I (A.R.) am a representative of the technology-wise cohort born between 1980 and 2000 that uses Twitter, Instagram, and other services so that we are always connected. My generation has a wealth of knowledge—sometimes an overwhelming amount—at our fingertips.

As an attending physician, my goal now is to learn how to adapt to new changes for my own learning and how to teach the generations to come. Hours of lectures are becoming a thing of the past, and at present, the interactive format is welcome at major universities.


• Hours of lectures are becoming a thing of the past, and at present, the interactive format is welcome at major universities.

• Instead of live lectures, universities are making short videotaped lectures on a subject available for residents and fellows to view at any time.

• Hands-on training in wet labs is a major part of residency.

This article summarizes USC Roski Eye Institute’s approach to glaucoma education.


We routinely use resources from the American Academy of Ophthalmology: Basic and Clinical Science Course to outline our curriculum (chapter by chapter), the ONE Network for monthly assessments, and The Resident Hub for self-directed learning. All are available on iPads (Apple) that our university provides to residents. A 6-week block is dedicated to teaching residents about glaucoma in a classroom format, and it is repeated annually. This period includes 5 hours each Friday morning for the duration of the block, and it incorporates lectures and wet labs. This time is protected from any clinical duties except emergency services.


We have moved away from lecture-based learning, at least partially. The inspiration came from Wallace Alward, MD, at University of Iowa Carver College of Medicine, and Sal Khan, entrepreneur and founder of Khan Academy online modules to learn math. Their approach is to videotape short lectures on a subject and have them available for viewing at any time.

At first, this approach was counterintuitive for me. Why would residents prefer video lectures instead of live lectures? I asked for feedback from the residents, and the most common answers were convenience and the ability to pause/repeat. “No embarrassment factor” was high on the list as well.

Last year, we incorporated glaucoma lectures from Dr. Alward. Fifty lectures are available at curriculum.iowaglaucoma.org. They average 15 minutes in length (4-37 minutes), and they include 900 images and more than 90 video clips. The total length is under 12 hours. A companion iBook (Apple) is available as well that we encourage our residents to download. Residents watch lectures while following a checklist prior to sessions. The attending physician assigned to the discussion is responsible for collecting cases appropriate for the topic. I have enjoyed the lectures tremendously and have watched them more than twice. This approach has “flipped” the classroom into residents’ living rooms and freed up time for more interactive and interesting discussions and wet labs.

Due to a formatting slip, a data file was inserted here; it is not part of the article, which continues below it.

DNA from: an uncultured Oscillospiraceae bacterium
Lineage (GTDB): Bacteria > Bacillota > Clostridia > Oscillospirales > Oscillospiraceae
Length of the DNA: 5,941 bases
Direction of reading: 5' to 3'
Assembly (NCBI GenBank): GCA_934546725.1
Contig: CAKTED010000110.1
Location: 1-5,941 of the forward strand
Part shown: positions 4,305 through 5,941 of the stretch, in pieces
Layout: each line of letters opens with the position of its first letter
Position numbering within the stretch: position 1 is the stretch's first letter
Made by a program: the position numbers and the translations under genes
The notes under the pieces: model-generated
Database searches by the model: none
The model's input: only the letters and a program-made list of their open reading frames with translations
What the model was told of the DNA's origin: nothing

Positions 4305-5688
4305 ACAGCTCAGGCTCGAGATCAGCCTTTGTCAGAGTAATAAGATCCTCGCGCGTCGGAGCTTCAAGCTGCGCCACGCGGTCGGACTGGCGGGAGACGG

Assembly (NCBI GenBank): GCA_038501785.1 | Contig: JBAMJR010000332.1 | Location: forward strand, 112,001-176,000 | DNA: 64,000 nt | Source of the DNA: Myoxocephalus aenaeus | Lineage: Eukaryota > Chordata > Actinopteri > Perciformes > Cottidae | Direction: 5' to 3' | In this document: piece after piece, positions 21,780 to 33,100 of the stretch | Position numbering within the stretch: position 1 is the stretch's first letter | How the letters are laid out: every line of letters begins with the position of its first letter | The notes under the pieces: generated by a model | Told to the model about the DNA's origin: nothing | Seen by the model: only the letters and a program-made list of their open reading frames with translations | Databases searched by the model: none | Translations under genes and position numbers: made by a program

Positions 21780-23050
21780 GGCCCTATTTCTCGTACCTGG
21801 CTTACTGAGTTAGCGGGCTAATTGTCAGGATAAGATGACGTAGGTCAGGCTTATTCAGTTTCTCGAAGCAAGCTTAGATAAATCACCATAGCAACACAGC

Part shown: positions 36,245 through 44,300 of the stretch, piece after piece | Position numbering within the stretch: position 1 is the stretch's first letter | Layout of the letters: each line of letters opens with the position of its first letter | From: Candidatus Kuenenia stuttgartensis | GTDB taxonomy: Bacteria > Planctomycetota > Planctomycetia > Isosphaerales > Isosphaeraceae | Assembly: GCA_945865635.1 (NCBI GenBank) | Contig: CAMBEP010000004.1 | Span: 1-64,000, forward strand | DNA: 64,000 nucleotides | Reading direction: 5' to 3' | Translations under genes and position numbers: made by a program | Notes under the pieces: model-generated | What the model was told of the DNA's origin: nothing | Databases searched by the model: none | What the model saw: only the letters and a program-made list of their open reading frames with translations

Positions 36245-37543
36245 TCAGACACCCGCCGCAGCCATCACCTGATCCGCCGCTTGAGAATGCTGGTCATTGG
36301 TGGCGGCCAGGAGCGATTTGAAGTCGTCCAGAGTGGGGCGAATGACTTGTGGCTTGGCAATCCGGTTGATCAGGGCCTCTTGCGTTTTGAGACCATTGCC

Our goal is to expose residents to glaucoma specialty clinical service for 6 weeks per year for 3 years. Repetition is a key factor. During this time, residents are asked to master applanation, gonioscopy, and optic nerve biomicroscopy skills. They are required to watch and discuss videos housed at gonioscopy.org—a beautiful virtual atlas of videos and pictures from Dr. Alward and his team—and then their acumen is tested on patients in clinic. Trainees also perform serial applanation tonometry that is checked by an attending physician or a head technician. During the rotation, trainees have an opportunity to perform visual field testing and optical coherence tomography on themselves and to practice on others.

Lessons From A Millennial

Alena Reznik, MD

Being a part of the millennial generation has taught me a few things:
• Text. Do not call.
Eyetube.net videos are always there in a pinch.
• Books are easier to carry on my iPad (Apple).


Because glaucoma is a chronic disease, continuity of care is critical. USC Roski Eye Institute has established a glaucoma service headed by residents, where they see patients with a glaucoma attending physician, make decisions on treatment, and refer patients for further surgical/laser intervention.


During the third year of training, senior residents have an opportunity to run a glaucoma service in their clinic and to perform glaucoma surgeries under careful and constant supervision by a faculty member. The learning is enhanced by wet labs, USC Roski Eye Institute’s video library, and Eyetube.net videos.


With the wealth of knowledge available online, our goal is to facilitate learning, provide direction, and increase residents’ and fellows’ interest in the subject. Interactive learning is a preferred method now, and we are adapting to this approach of relaying and teaching new information.

Alena Reznik, MD
• assistant professor of ophthalmology, Glaucoma Service, USC Roski Eye Institute, Los Angeles

Rohit Varma, MD, MPH
• dean, Keck School of Medicine of USC
• chair and chief of Glaucoma Service, USC Roski Eye Institute, Los Angeles